Prefiled bills include debate on early voting, identity theft protection
With the 2013 legislative session just around the corner, we're getting a peek at what bills have been prefiled and will be up for debate in the new year.
Several bills have already been filed taking aim at two of the biggest issues to come out of the state in the last few months: the Department of Revenue hack and Richland County's Election Day debacle.
For example, two bills filed by Rep. Bakari Sellars and Rep. Bill Clyburn focus on setting up early voting procedures.
Sellars' bill opts to establish procedures for early voting and further define the role of the executive director of the state's Election Commission. Clyburn's bill looks to give voters an early voting window of at least 30 days before Election Day. Both of those bills have been referred to the Judiciary Committee.
As for the Revenue Department hack, at least three bills have been filed as a result of the hack that exposed millions of South Carolinians to an international identity thief.
H. 2028 by Rep. James Merrill creates a new fund known as the "Identity Theft Protection Fund", which asks the General Assembly to appropriate an "amount necessary to fund for the next five fiscal years".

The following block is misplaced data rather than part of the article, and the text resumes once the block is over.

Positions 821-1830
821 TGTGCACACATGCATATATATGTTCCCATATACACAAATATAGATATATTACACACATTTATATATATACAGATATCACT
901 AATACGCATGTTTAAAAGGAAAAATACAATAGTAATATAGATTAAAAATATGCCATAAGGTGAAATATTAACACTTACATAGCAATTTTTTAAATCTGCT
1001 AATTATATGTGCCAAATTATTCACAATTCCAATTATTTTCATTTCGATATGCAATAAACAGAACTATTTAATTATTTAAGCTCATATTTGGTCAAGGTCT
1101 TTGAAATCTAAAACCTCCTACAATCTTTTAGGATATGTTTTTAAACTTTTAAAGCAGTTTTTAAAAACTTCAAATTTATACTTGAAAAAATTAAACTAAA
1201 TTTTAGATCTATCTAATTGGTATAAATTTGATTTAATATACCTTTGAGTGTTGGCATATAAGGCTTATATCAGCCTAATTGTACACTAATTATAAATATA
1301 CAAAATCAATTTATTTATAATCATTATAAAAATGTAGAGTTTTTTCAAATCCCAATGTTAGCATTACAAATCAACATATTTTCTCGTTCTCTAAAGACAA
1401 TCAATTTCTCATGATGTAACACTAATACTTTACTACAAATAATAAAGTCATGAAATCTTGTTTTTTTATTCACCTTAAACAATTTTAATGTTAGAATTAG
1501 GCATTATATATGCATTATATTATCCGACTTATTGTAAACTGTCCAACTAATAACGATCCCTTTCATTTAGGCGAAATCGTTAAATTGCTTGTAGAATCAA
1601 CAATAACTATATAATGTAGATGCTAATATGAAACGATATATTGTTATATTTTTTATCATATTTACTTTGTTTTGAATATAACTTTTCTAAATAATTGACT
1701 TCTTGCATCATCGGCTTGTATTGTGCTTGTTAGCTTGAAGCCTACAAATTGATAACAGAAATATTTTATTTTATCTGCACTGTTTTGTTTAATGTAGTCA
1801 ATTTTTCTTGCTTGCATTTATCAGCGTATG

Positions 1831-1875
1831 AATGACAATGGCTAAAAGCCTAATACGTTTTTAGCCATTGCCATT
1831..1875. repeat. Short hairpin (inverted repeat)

Another bill by Rep. Gilda Cobb-Hunter creates a tax credit for a taxpayer that sustains an actual loss coming from identity theft and specifies who will get that credit.
There are plenty of other eyebrow-raising bills that have been prefiled as well.
One bill would raise lawmakers' salaries from $10,400 a year plus a per diem of $119 during session or committee meetings to $50,000 a year.
South Carolina lawmakers make a base salary of ten thousand 400 dollars a year----plus a per diem of 119 dollars during the session or committee meetings.
Other prefiled bills include efforts to remove mandatory minimum penalties on certain controlled substances, setting term limits in the state House of Representatives and the state Senate, and a look at the state's gun laws.
At least two bills are aimed at the governor's office. One would ban the use of tax money for lobbyists, and the other declare the House chambers off limits to the governor's staff.
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